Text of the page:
3 car-related ways to spend a tax refund

April 27, 2015 07:23 PM

April 15 has come and gone, which means millions of Americans have filed their tax returns and are anxiously waiting for their refunds to come through. For many, the prospect of getting money back is the only bright point in this otherwise chaotic period. But the effort that goes into filing taxes may be worthwhile for individuals across the country. 

Yahoo Autos reported that the Internal Revenue Service will pay an average refund of $2,815 to each filer. That equates to about $217 billion, and it's only natural that some of these funds will be applied to the auto industry. Americans may use their windfalls to buy new cars or help pay back existing auto loans, but many should consider putting the money toward vehicle maintenance

Not sure what you can use your tax refund for? Here are three car-related possibilities you should mull over. 

1. Buy new tires
Tires aren't cheap. That's an unfortunate fact that often leaves many people driving on wheels that are no longer safe, whether due to poor inflation, low tread, balding or general wear and tear. Instead of ruining your car's fuel efficiency and putting your own personal safety at risk, invest in a new set of tires.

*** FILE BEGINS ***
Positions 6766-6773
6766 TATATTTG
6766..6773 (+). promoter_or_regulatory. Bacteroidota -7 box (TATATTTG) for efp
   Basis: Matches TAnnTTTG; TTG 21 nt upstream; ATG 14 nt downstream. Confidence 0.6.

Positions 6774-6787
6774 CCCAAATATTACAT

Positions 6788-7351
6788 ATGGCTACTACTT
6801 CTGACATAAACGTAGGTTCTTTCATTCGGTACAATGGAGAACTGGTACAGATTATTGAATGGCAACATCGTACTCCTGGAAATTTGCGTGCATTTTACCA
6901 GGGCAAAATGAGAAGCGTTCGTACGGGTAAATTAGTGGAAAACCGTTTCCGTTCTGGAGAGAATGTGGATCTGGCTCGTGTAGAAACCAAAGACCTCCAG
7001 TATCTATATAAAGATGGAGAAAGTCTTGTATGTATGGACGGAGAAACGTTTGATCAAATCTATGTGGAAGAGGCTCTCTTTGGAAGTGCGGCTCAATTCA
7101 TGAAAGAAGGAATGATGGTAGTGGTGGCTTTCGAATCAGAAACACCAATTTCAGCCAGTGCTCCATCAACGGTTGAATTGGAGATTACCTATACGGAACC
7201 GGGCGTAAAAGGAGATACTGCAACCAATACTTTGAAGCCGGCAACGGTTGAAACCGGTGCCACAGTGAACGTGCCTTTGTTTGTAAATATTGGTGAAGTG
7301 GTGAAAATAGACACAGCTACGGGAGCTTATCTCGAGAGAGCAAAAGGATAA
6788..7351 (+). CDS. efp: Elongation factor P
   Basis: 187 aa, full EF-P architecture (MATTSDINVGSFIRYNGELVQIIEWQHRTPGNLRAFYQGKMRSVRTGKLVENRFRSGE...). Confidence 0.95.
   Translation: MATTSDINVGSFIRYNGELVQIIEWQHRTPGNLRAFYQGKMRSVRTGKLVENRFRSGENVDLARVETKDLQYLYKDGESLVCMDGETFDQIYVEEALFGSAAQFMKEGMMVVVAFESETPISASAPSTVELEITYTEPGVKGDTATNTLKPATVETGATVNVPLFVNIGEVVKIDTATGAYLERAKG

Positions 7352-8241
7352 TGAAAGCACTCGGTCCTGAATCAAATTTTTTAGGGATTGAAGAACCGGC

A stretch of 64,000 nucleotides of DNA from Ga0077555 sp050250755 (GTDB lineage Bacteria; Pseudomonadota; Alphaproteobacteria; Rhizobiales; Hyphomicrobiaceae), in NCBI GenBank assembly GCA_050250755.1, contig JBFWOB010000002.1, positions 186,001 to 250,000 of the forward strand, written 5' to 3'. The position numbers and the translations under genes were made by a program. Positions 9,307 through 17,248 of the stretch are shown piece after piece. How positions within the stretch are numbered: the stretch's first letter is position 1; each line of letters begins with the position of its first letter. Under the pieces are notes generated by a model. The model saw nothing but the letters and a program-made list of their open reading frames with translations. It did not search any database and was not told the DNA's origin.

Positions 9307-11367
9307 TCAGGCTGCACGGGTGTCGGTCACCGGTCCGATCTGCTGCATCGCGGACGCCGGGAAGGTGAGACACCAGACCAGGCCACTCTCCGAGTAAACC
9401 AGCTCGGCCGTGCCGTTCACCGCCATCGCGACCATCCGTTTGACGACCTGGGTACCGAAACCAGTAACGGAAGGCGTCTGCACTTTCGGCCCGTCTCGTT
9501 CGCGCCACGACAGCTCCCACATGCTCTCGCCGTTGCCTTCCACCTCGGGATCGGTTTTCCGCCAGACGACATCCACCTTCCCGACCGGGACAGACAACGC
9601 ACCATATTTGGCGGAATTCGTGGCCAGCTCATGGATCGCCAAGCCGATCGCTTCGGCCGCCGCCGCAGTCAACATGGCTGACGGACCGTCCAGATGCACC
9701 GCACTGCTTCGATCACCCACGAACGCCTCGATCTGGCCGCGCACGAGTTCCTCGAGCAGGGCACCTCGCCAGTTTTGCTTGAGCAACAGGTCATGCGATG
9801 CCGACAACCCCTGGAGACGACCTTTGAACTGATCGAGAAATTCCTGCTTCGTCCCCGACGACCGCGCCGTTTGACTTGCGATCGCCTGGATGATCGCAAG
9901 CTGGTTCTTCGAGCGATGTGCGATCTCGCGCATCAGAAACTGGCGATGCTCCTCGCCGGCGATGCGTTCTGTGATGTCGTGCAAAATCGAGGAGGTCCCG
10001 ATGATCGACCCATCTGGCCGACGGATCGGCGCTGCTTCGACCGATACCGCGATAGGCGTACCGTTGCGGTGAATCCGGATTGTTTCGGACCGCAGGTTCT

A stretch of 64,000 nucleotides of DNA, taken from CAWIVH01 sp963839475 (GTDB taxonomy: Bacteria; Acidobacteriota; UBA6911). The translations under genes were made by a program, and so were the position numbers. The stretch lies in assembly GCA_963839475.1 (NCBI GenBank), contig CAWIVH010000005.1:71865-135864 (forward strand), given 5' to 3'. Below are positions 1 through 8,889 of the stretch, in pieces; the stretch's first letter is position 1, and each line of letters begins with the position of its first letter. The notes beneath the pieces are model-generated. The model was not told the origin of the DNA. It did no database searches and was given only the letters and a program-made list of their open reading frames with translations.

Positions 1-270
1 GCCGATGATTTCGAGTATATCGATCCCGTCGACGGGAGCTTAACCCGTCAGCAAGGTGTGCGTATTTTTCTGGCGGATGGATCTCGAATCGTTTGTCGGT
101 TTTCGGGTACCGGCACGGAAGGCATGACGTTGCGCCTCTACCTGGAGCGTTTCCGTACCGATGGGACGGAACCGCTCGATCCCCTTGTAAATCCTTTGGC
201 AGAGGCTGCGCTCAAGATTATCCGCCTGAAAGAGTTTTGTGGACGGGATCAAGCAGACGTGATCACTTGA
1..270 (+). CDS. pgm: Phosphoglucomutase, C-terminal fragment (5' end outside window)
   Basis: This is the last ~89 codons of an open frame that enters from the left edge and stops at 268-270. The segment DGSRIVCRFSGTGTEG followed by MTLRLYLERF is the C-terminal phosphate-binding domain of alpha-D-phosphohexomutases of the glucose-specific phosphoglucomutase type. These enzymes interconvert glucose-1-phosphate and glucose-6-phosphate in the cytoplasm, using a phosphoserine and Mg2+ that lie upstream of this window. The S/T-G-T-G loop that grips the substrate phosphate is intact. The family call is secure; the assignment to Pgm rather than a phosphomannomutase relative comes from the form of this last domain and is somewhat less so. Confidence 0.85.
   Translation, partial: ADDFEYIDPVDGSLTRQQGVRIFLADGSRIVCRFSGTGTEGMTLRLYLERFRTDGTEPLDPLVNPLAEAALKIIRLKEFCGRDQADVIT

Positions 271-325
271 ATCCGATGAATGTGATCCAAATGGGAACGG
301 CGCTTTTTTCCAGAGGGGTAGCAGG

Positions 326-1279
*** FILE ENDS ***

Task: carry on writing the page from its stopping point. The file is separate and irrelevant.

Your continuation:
Maybe a professional inspects your ride and tells you that your current tires are in good shape. You can still use your tax refund to care for the wheels. Tire alignment and rotations are important to the overall health and longevity of the equipment, and getting these tasks completed could lead to smooth driving this summer. 

2. Finally get that auto repair 
People love to procrastinate, and unfortunately there are times when this bad habit extends to car care. Whether there are dents and scratches on the exterior from a past collision or you've been ignoring the check engine light for a while, now is the time to get the vehicle to a technician. Let the expert examine your car and complete any needed repairs. In the end, you'll be glad you have a clean bill of auto health and can drive through the summer without any worries. 

3. Plan out a maintenance schedule
If your car doesn't need any significant upgrades, consider saving the money and allocating it toward scheduled maintenance. Regular oil changes and tune ups can extend the life of any vehicle. Being proactive about this work also saves you money in the long run by improving fuel efficiency and reducing the odds of major problems. You'll be spending money to save it in the future. 

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